6. 101 Centavos

    Sure, there will be new jobs… in Rio. :-)

  7. Moneycone

    I’ll say keep updating your skills. Things change, upto you to keep up with it!

  8. First Gen American

    During the last downturn, I realized how much deep doo doo I’d be in if both me and my spouses jobs were lost in one layoff (we both work at the same company and that company in the middle of nowhere). We would have to move, we’d have 2 houses to sell and we’d have to sell them in a down market.

    All our decisions since that point have been around increasing our preparedness for mobility in the future. (Finish off house projects, pay down mortgage balances, build equity and savings so that if we move to a higher COL area it won’t sting as much), not being underwater on one of our loans, etc. This makes me feel a lot better, like we’re not just treading water, but working towards being better prepared for the next downturn.

    • Little House

      @First Gen American – That must have been an eye-opening moment. I know that living on a variable income can make it difficult to budget, but at the same time the flexibility allows me to not have to depend on one income. I can pick up extra work from another avenue if one dries up. But paying off debt has definitely helped as well. I’m now down to the last of a car loan (so close!) and student loans. I can’t wait to be completely debt free!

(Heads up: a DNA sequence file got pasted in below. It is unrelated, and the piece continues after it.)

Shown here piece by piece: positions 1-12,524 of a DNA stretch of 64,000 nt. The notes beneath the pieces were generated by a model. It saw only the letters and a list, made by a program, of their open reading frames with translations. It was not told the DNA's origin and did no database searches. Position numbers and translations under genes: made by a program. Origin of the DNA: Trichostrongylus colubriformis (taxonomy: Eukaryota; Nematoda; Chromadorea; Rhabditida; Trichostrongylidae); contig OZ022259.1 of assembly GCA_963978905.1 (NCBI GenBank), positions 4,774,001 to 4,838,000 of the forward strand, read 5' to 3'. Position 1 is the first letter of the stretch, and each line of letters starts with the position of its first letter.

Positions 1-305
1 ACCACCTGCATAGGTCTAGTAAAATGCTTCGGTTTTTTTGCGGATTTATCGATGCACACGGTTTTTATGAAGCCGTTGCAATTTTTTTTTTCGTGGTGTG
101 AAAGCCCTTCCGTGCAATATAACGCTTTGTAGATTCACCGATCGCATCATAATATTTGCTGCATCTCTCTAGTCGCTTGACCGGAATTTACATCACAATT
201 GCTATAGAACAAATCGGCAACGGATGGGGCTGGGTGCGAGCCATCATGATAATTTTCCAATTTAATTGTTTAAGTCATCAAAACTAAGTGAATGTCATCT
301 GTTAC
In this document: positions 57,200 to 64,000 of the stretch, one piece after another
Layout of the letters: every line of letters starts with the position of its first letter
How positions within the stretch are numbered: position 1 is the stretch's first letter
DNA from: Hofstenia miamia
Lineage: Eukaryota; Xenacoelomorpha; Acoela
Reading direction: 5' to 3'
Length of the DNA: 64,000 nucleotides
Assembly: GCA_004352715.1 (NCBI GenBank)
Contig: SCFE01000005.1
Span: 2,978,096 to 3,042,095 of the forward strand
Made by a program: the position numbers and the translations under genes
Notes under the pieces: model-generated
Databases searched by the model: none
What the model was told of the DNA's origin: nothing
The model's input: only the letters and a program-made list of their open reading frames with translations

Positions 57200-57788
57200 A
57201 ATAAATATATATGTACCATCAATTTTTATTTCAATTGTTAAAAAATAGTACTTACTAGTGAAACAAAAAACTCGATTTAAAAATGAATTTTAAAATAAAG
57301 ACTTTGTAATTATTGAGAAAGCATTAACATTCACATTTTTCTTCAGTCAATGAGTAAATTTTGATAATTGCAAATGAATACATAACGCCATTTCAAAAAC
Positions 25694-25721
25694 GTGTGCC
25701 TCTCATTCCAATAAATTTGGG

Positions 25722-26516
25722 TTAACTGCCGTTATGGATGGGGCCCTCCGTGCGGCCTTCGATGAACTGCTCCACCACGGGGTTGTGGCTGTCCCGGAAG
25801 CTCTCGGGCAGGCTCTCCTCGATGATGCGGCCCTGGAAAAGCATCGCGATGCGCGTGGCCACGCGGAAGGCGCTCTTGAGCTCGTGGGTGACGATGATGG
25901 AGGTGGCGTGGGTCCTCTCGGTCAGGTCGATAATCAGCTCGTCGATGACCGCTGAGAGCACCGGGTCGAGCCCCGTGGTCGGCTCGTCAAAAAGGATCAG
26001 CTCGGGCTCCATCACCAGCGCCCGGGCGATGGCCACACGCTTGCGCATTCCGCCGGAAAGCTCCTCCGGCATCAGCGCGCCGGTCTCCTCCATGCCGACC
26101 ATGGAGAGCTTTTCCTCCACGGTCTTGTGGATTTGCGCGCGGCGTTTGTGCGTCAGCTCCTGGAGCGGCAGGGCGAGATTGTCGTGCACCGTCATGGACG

9. ekg technician training

    The traditional job search of answering an ad or posting will not work. I agree change is important to be effective in this market. Thanks for contributing about this great information.. I admired this post…

    • Little House

      @EKG Technician – You’re right. Sending in a resume is like dropping a needle into a haystack – good luck being found! I think job seekers have to be more visible and daring. And of course networking helps!

  10. granite countertops

    Yes, updating skill is very important. waiting in 2016 is a long time to wait Krantcents is right, there are jobs out there! You have to market yourself and network. You’ll need to join the competition of searching a job. Very nice and very interesting blog. Thanks!!!

  11. pima medical institute

    Job Revival 2016 Edition is very nice to all people who are not working at that time.. But for now 2016 is a long time to wait, granite is right there are jobs out there! But you need to compete your Skill.. Thanks!!

  12. Marie at FamilyMoneyValues

    Wow, 2016 – not sure I agree with that report!

    Your last point is very important. Change happens all the time, change is life and life is change. Repeat after me “change is good, change is good, change is good”.

    As a manager, the folks I favored most were the ones that saw the changes coming, held them up to the light and thought about they meant and then charged ahead with enthusiasm. Unfortunately, most employees resist change – it seems to be human nature.